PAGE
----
Why Is the Yellow Hibiscus Hawaii State Flower

Why Is the Yellow Hibiscus Hawaii State Flower

Hawaii, the beautiful archipelago located in the Pacific Ocean, is not only known for its stunning beaches and breathtaking landscapes but also for its vibrant culture and unique flora. Among the many tropical flowers that thrive in Hawaii, the yellow hibiscus stands out as the official state flower. This article will delve into the reasons behind this prestigious title, exploring the significance of the yellow hibiscus and shedding light on its cultural and historical background.

The yellow hibiscus, scientifically known as Hibiscus brackenridgei, is native to the Hawaiian Islands. This exquisite flower, also called Maʻo hau hele in the Hawaiian language, is distinct with its large, bright yellow petals that radiate warmth and beauty. Its striking appearance, coupled with its cultural importance, made it the perfect candidate for the coveted title of Hawaii’s state flower.

The yellow hibiscus has deep roots in Hawaiian culture and history. It has been used for centuries by native Hawaiians for its medicinal properties and as a symbol of beauty. Additionally, the flower holds significant spiritual value, often associated with the goddess Pele, the Hawaiian deity of fire, lightning, and volcanoes. Its vibrant yellow hue represents the sun, symbolizing life, growth, and positivity.

However, the journey to becoming the state flower was not without obstacles for the yellow hibiscus. In the early 1920s, a campaign was launched to find a suitable state flower for Hawaii. Many flowers were considered, including the red hibiscus, the native white hibiscus, and even the ilima, which was already designated as the official flower of the island of Oahu. Ultimately, the yellow hibiscus won the hearts of the people and was officially declared the state flower in 1988, after years of lobbying and public support.

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The selection of the yellow hibiscus as the state flower was not only based on its natural beauty and cultural significance but also on its conservation status. The yellow hibiscus is an endangered species, existing in the wild on only a few islands in Hawaii. By making it the state flower, it gained legal protection and increased public awareness, helping to preserve and restore its population.


Q: Is the yellow hibiscus the only hibiscus species found in Hawaii?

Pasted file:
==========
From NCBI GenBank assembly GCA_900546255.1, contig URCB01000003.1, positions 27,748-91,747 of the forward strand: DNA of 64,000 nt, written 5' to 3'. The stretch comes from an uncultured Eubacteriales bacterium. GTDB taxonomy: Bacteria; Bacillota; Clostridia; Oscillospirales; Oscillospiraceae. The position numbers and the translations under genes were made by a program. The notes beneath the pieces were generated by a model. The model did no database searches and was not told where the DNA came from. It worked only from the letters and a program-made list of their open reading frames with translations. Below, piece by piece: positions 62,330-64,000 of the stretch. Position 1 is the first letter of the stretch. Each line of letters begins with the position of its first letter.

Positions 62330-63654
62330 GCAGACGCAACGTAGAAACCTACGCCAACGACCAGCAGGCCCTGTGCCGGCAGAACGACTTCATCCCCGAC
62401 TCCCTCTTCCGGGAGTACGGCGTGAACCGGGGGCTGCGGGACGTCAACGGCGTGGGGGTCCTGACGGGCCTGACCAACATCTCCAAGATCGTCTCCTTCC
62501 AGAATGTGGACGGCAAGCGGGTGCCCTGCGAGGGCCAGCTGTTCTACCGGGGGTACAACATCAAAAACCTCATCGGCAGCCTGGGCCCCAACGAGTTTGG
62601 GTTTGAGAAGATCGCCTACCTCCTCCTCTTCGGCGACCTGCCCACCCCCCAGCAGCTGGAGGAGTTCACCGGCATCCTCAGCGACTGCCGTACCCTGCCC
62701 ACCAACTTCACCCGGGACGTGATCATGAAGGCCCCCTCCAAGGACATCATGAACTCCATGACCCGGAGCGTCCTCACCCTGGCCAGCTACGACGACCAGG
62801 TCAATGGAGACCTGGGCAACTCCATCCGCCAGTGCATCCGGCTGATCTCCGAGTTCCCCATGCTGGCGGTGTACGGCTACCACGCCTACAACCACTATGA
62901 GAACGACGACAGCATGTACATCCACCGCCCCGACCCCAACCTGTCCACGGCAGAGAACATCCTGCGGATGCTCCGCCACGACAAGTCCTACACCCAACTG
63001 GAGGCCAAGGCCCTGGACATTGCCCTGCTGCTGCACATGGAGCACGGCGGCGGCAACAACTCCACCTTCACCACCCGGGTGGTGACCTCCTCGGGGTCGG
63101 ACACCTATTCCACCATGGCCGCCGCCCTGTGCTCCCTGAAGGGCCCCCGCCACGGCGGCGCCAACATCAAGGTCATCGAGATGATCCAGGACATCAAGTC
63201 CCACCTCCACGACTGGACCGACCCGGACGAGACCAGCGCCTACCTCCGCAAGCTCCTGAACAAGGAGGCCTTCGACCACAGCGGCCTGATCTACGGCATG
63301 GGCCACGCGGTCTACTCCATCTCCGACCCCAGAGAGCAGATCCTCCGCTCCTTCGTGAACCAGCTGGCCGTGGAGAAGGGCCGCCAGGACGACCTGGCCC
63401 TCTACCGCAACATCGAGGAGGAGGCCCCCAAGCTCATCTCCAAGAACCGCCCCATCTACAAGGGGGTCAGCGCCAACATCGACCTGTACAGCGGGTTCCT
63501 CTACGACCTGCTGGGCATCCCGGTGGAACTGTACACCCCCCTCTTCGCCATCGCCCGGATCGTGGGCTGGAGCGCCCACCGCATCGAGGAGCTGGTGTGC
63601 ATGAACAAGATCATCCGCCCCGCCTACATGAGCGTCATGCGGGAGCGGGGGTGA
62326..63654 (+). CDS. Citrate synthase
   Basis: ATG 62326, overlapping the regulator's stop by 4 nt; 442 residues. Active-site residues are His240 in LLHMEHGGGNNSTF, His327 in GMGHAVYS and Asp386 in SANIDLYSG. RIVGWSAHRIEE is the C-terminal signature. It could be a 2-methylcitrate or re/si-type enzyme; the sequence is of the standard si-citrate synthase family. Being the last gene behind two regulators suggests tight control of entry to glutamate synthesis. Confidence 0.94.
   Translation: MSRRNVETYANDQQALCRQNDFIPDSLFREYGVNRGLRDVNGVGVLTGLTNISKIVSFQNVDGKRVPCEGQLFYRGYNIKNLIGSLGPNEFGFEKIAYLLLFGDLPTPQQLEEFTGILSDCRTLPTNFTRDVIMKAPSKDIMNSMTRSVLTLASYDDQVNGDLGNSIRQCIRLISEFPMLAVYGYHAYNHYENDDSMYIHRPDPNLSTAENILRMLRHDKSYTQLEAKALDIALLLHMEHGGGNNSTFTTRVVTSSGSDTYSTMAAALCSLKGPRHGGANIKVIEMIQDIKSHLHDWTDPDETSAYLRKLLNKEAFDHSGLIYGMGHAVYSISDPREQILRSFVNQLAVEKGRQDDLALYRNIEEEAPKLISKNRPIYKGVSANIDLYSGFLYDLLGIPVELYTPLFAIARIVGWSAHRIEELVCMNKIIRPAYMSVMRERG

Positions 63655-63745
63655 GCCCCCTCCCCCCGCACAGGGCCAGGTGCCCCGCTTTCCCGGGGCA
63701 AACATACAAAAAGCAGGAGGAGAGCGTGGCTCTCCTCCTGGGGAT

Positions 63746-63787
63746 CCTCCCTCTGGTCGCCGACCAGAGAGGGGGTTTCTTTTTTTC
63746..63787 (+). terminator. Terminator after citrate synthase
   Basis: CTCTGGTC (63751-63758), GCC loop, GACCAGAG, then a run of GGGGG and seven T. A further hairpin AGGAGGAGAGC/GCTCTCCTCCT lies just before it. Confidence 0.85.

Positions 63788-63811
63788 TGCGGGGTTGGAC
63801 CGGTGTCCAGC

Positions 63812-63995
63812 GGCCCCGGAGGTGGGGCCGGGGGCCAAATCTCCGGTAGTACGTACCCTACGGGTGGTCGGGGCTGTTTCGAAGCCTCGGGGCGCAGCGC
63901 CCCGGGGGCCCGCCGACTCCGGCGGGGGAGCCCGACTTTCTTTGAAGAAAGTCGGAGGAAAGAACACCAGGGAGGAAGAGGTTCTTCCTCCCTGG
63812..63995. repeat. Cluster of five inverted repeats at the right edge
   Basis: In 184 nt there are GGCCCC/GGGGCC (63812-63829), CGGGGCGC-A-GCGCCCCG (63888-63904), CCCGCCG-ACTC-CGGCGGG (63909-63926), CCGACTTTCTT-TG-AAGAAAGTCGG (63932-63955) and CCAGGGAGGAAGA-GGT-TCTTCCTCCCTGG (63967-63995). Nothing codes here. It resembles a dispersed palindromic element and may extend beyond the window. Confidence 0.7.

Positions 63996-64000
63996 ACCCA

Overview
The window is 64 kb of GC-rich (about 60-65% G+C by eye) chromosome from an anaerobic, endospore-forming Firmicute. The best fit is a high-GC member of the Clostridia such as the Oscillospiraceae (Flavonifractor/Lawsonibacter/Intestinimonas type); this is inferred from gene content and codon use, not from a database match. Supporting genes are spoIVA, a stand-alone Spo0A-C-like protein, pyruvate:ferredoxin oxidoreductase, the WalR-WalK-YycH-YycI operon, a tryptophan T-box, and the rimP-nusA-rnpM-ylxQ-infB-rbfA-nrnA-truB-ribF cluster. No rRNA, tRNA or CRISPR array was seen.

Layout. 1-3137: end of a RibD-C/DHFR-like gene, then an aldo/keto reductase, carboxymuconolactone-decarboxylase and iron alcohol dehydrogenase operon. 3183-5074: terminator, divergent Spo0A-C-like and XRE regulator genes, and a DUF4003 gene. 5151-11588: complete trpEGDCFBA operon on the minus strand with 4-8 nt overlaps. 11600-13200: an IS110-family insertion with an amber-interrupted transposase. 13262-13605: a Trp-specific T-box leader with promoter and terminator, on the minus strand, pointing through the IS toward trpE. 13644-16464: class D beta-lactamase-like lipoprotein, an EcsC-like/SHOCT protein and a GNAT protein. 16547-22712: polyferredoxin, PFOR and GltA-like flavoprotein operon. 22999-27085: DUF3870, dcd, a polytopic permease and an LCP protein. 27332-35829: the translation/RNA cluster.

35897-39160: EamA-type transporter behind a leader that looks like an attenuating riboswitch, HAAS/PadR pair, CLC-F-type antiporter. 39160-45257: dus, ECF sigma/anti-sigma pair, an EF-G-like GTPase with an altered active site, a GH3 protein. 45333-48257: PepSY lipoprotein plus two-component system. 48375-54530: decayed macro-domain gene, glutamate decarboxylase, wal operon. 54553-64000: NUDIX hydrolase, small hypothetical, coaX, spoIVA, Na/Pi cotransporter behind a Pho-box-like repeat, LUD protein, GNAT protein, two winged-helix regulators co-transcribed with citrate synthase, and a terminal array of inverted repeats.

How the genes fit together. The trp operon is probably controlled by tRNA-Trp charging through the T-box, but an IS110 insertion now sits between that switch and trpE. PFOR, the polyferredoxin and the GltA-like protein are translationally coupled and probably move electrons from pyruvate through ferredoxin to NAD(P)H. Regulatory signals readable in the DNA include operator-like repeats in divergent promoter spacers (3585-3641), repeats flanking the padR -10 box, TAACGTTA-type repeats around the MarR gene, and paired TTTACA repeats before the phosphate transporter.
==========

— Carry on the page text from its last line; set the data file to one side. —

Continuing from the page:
A: No, Hawaii is home to several hibiscus species, including the native white hibiscus (Hibiscus arnottianus), the red hibiscus (Hibiscus kokio), and the Chinese hibiscus (Hibiscus rosa-sinensis). However, the yellow hibiscus is the only one designated as the state flower.

Q: Can I grow yellow hibiscus in my garden?

A: Yes, you can cultivate yellow hibiscus in your garden, but it requires a warm and tropical climate. It thrives in well-drained soil and requires regular watering. However, it’s essential to ensure that it is not an endangered species in your area before planting.

Q: Are there any events or celebrations dedicated to the yellow hibiscus in Hawaii?

A: Yes, every year on September 6th, Hawaii celebrates “Hibiscus Day” to honor the yellow hibiscus. The day is filled with various activities, including hula performances, flower exhibitions, and educational programs to raise awareness about the state flower.

Q: Can I wear the yellow hibiscus as a lei?

A: Yes, the yellow hibiscus is often used to create beautiful leis, which are traditional Hawaiian garlands worn for special occasions and celebrations. However, due to its endangered status, it is recommended to use artificial flowers or other hibiscus species for leis.

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In conclusion, the yellow hibiscus holds a special place in the hearts of Hawaiians as the state flower. Its cultural significance, natural beauty, and endangered status have made it an iconic symbol of Hawaii’s unique flora. Whether admired in gardens, celebrated on Hibiscus Day, or used in traditional leis, the yellow hibiscus continues to captivate locals and visitors alike, reminding us of the rich heritage and natural wonders of the Hawaiian Islands.